Martin turned the ignition off and grabbed his hat. Vibes of intense displeasure seemed to waft his way from the house, with a deep breath he pushed his apprehension to the side and sorted through his thoughts of what to say to the new neighbors of Vine.

"Good Afternoon, Ma'am." Martin tipped his head to the cute little number at the door. Pleasantly surprised he greeted the woman with all smiles.

"Good afternoon, Officer-"

"Conway, Sheriff Conway," he introduced himself.

The look on her adorable face made him forget the regular spiel he had prepared for all the newbie’s that entered town. She was this tiny little thing with big boobs and a nice ass which was a win-win combination in his estimation. Her smooth cocoa skin made his mouth water not to mention her face was kewpie doll cute but her expression told him she was all about being bad. The pool of her brown eyes seemed to suck him into her.

"Where are my manners? Please come in Sheriff. My name is Tracy and this tired piece of trash over here is my cousin, Mia." He followed the woman into the Holloway home to find it was exactly as he had imagined.

Big and creepy!

The structure was the only house that could be seen from the Carlisle hilltop that looked down on Vine. From the door the stained glass windows cast a colorful dance of colors around the front room. A bright and cheery effect that should have appeared fun and joyful, but came across eerie and haunting instead.

White dust cloths covered what he could only imagine was antique furniture. The unlived look probably lent a helping hand to the spooky factor of the estate.
Entranced with the infamous inside interior of the Holloway mansion, he almost stumbled over this woman. Simply stunned into stupidity by her perfect face he missed the hand that she held out to him.

"Mia James, what can I do for you?" His tongue twisted around his mouth. Ordinarily he would be considered a man of authority but this woman made him babble like a fool.

"I uh, I wanted to welcome you to Vine. I saw your truck and thought I would be first to welcome you to our fine city."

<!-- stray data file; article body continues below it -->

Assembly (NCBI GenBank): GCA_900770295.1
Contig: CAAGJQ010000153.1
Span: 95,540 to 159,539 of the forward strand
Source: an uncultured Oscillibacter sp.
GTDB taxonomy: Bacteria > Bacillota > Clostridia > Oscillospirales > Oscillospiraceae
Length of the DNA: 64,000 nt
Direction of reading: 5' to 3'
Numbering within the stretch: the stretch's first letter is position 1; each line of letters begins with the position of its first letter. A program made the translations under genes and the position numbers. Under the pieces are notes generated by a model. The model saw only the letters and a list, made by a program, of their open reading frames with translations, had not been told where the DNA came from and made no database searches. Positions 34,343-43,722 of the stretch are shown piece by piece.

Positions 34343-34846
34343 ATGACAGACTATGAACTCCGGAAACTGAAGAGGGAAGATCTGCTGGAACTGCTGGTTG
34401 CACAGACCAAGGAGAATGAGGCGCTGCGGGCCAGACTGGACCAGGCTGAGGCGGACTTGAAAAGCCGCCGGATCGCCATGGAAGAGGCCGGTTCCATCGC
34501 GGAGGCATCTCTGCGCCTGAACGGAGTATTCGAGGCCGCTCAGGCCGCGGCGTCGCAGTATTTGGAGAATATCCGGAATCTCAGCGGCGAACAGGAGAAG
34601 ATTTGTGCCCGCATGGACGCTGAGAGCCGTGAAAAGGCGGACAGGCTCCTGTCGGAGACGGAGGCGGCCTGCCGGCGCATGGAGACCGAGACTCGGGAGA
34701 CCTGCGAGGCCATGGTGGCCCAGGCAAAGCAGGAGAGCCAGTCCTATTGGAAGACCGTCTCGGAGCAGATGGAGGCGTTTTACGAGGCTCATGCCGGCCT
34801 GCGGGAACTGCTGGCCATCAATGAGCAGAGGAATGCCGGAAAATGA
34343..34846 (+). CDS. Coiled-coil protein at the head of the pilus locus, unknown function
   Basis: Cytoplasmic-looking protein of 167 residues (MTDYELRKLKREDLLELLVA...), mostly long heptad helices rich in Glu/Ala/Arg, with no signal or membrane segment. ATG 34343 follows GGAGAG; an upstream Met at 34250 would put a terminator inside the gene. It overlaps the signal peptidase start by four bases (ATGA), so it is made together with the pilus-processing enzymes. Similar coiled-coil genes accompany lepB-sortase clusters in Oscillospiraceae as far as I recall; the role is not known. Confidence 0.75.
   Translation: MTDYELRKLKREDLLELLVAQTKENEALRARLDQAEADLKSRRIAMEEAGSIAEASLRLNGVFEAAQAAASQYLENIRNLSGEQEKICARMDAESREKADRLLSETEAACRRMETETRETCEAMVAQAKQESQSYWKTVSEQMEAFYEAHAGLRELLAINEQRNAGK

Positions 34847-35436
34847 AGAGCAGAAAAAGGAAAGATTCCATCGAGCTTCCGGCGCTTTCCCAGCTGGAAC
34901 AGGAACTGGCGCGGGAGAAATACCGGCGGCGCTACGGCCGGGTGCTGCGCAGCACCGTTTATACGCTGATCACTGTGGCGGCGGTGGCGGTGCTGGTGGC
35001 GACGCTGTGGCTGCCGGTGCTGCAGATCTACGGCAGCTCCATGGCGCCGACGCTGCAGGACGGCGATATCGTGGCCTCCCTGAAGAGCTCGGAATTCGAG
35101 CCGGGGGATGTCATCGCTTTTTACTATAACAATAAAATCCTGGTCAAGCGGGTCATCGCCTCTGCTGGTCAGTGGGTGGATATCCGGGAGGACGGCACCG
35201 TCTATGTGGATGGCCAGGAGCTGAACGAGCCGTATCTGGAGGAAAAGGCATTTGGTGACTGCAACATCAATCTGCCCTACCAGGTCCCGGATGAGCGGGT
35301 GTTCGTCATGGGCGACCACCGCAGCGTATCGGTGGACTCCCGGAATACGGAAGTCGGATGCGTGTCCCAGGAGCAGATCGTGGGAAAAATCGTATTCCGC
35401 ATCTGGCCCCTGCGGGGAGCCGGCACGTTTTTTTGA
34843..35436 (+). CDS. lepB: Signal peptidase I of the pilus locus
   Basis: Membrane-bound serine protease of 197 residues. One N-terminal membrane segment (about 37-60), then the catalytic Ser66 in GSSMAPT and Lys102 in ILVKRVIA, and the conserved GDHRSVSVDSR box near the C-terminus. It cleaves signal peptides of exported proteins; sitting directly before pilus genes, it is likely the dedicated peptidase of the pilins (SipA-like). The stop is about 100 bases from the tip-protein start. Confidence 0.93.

"I appreciate that," she replied.

"We have a little picnic scheduled this evening at The Grove and we would be delighted if you could join us." He flashed his pearly smile in hopes it would be enough to persuade them to come.

"Who is we, Sheriff?"

"The Mayor is sponsoring this little shindig to extend his hand of thanks to the people of Vine."

"Special thanks for what?" Mia asked.

"Uh.” Both women stared at him with something crossed between humor and confusion.

"He wants to thank everyone for their support in Vine and continued support when he runs for Congress."

"Well Conway,” Mia began, “that's a mighty fine invitation but I think I'll pass." she touched his elbow, with the sweetest smile. He was so enchanted with the Egyptian shape of her brown eyes that he found himself outside of the front door without the faintest idea how he got there. "Thank you for keeping us in mind."

"But there's barbecue and fireworks," he stupidly stammered.

"Sounds like a true hootenanny of a good time. We will definitely give it some thought." He understood a polite brush off when he saw one. Mia was so gracious he almost didn't mind how she had just kicked him out of the house.

“Oh well.” He stepped off the wraparound porch. Most likely he would see her again around town. Of course, the lack of information about these women would leave room for the Mayor to be unhappy with his fact finding duties.

Martin headed to his cruiser and figured he would go check across town for those vandals that kept spray painting something as silly as ‘Water’ in the quarry. It was the perfect excuse that he was too busy to be nosey if the Mayor asked.